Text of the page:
Production since 2016 has tripled. Even in the midst of a global pandemic, the pace here is quickly increasing.
“Right now, we’re seeing over 300 books that are being worked on this year and we have about 150 different imputes, said Jared Leslie, Director of Media Services for the Foundation for Blind Children. “So we have seen a growth with our program to be able to match the need of the state to make sure that no student starts their school year without their textbooks,” said Leslie.
“Braille is a sequence of six different dots. So you have dots 1, 2 and 3 and then 4, 5 and 6 and so depending on that dot combination, that’s going to convey either a letter, or in the case of contractions, it would be a contracted word,” explained Leslie.
Leslie runs the department and also oversees a very successful partnership with the Arizona Department of Corrections.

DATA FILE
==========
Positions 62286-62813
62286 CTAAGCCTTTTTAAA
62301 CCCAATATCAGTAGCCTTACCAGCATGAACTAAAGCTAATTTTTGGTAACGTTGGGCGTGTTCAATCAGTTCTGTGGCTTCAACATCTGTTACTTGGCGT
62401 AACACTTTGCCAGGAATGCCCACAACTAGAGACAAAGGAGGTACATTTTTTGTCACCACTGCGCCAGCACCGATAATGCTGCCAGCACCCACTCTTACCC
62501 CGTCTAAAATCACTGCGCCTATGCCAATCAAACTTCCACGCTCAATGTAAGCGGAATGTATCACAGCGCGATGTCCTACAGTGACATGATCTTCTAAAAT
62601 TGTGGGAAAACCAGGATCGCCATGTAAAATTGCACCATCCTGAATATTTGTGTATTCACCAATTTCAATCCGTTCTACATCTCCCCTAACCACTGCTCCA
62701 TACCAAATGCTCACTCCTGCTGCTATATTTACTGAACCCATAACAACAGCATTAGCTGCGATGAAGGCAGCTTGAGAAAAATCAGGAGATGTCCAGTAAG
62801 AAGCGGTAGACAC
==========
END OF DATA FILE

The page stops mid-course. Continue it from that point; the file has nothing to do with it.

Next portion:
“Previously, we were around 100 transcriptions that we were creating throughout the year and now we’re over 300 transcriptions throughout the year.. seeing what we’ve seen with that is in our partnership with the Arizona DOC rehabilitation and reentry program is that they’ve tripled their support with us as well,” he said.
Leslie says the partnership is the largest in the nation.
Carefully chosen inmates spend six months to a year learning braille and how to transcribe it.
“There’s training in prison, but nothing like this,” said “Tom”, an inmate.
Tom wanted to remain anonymous. He did time in Eyman [Florence], Yuma, and Kingman where he studied braille. He spoke to us over the phone from his home office where he works on a computer the foundation provided.